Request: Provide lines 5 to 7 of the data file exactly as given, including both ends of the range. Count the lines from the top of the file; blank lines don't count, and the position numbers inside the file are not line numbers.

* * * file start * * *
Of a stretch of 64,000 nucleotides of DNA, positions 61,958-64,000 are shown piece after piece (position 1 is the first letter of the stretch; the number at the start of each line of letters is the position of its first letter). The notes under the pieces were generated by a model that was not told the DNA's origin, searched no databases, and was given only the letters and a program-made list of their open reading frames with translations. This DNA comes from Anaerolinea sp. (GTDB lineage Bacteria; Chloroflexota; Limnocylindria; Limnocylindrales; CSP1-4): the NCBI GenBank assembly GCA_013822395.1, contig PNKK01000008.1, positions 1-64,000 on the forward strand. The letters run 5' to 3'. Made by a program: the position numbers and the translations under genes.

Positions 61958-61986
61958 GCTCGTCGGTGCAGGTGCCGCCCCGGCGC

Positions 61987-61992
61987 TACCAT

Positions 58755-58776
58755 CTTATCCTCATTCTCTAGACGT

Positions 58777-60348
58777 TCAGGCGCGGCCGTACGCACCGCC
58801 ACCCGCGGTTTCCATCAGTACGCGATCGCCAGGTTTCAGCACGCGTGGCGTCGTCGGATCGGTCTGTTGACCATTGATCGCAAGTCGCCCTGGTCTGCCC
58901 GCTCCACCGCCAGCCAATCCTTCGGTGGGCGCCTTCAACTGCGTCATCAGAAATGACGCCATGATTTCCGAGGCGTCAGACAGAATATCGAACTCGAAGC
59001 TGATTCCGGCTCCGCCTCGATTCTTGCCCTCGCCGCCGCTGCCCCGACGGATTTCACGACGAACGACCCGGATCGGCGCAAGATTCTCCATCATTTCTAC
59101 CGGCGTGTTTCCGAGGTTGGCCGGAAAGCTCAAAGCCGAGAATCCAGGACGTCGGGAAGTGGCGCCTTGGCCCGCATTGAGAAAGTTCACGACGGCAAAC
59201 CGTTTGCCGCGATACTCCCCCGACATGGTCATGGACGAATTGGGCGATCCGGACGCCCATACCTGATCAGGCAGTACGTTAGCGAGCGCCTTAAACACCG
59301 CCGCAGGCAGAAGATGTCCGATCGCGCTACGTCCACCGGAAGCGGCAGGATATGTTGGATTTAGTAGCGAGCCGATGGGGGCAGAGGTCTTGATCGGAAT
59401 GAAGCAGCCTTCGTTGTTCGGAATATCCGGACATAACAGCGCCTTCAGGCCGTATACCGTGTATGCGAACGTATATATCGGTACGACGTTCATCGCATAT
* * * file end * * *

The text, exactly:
61987 TACCAT

Positions 58755-58776
58755 CTTATCCTCATTCTCTAGACGT